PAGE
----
The threat to the world’s documentary heritage posed by climate change should be a catalyst for more systematic document preservation and sharing. Further, there is an urgent need to advocate for international action on copyright, to ensure that libraries globally are able to preserve the works in their collections, including across borders.
Sharing good practice
Having an impact also means looking to others within the profession and sharing ideas on how to make small difference within your own institution. For example, IFLA’s Environment, Sustainability and Libraries Special Interest Group connects professionals from across the library field and around the world to:
- Address the effects of climate change on libraries
- discuss applications of environment-friendly practices in libraries
- propose environmental recommendations for the profession
- promote sustainability-related library resources and services
- increase librarians’ own awareness of environmental concerns.
The group has published a number of tools on their webpage that are a great starting-point when exploring what actions you can take to help make a difference.
IFLA is also proud to be a founding member of the Climate Heritage Network (CHN), launched in 2019, which strives to be a leader at the intersection of climate action, culture and cultural rights. The goal is to reach arts, culture and heritage actors and advocates who can use their expertise and talents towards mobilising for climate action.
IFLA is currently working with the CHN on actions concerning advocacy, awareness-raising, and impactful communication on the role of culture in climate action. We are working to find a common language to communicate on culture’s role in climate action, both to our peers in the cultural field and those in other sectors working on climate-related concerns.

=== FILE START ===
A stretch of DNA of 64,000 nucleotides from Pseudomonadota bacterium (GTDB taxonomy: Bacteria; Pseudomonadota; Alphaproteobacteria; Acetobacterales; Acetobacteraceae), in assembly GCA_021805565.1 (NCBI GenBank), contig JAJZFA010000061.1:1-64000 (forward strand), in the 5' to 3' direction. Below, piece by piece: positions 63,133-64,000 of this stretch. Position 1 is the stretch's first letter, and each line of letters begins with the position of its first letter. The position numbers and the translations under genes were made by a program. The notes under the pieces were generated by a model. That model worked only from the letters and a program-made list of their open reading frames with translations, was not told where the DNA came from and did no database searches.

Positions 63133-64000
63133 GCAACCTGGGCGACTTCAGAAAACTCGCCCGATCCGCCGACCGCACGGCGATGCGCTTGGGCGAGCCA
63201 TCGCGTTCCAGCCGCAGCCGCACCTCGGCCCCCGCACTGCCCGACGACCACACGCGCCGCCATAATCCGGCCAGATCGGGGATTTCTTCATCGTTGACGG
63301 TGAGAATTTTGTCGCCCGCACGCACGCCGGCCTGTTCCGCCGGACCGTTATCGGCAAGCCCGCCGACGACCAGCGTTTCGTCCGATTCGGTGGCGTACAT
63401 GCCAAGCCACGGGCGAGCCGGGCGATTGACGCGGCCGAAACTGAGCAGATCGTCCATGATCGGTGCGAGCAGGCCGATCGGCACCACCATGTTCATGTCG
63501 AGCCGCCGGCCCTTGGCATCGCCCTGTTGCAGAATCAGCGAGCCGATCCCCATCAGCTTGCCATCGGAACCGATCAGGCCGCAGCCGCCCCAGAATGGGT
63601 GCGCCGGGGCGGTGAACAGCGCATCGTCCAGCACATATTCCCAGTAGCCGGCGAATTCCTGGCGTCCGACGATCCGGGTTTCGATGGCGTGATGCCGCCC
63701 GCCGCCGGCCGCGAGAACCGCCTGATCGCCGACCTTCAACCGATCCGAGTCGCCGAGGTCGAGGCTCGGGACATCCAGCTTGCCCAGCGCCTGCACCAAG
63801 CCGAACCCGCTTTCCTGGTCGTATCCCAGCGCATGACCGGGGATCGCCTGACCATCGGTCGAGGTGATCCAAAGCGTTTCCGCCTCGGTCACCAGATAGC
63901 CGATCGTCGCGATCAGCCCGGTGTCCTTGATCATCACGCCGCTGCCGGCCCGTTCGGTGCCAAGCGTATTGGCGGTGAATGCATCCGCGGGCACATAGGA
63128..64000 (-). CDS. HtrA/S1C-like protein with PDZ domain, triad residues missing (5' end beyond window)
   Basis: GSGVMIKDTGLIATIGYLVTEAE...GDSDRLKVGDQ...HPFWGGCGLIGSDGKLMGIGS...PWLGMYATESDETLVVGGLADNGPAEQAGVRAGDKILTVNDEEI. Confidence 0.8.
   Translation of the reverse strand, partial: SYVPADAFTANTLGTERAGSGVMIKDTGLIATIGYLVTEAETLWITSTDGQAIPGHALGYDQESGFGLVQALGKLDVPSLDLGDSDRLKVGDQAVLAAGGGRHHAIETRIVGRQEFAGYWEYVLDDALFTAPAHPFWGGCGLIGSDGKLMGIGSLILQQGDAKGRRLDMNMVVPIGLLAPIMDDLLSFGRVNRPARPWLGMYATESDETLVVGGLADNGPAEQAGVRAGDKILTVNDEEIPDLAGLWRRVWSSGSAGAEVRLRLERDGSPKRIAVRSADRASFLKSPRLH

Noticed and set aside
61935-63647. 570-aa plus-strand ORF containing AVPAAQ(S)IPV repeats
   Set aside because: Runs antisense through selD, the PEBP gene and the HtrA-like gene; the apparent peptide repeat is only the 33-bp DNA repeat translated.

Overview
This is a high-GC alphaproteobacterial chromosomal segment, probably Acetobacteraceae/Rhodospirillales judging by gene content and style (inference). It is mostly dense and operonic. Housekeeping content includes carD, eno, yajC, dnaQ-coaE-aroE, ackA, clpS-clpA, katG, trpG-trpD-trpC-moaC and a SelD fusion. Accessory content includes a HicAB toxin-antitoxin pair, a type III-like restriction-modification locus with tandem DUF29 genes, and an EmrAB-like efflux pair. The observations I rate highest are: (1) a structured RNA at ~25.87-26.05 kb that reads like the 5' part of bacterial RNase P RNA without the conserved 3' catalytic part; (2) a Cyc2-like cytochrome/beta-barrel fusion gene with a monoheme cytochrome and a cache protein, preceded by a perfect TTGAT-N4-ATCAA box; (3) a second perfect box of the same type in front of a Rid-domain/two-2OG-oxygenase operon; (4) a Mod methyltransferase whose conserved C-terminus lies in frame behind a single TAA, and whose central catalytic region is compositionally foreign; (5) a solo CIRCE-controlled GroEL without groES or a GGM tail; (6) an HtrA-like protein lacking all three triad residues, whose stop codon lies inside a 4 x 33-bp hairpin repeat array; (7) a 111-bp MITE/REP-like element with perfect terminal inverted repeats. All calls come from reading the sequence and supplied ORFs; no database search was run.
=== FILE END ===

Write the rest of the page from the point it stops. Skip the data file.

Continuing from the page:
The human right to participate in cultural life, and the protection of our cultural property, are interdependent on the environment, and are at risk of being negatively impacted. Our profession, and all professions, are linked to this work.
We all have a place
Climate action is not only for politicians. It is not only for scientists, leaders of industry, budget-holders, and decision makers.
We are all linked, and the effectiveness of climate action will be the result of the interdependent actions of us all.
In order to make an impact, there need to be cross-sectoral approaches to finding solutions – where all voices are heard and new approaches (both innovative and looking to traditional knowledge) are considered.
Connecting people with information and education, promoting media and digital literacy, counteracting deliberate misinformation, preserving, digitising and providing access to our cultural resources are all ways LIS and heritage professionals can take climate action.
Interdependence means reliance on one another. Our profession is not only reliant on climate action, it is part of it.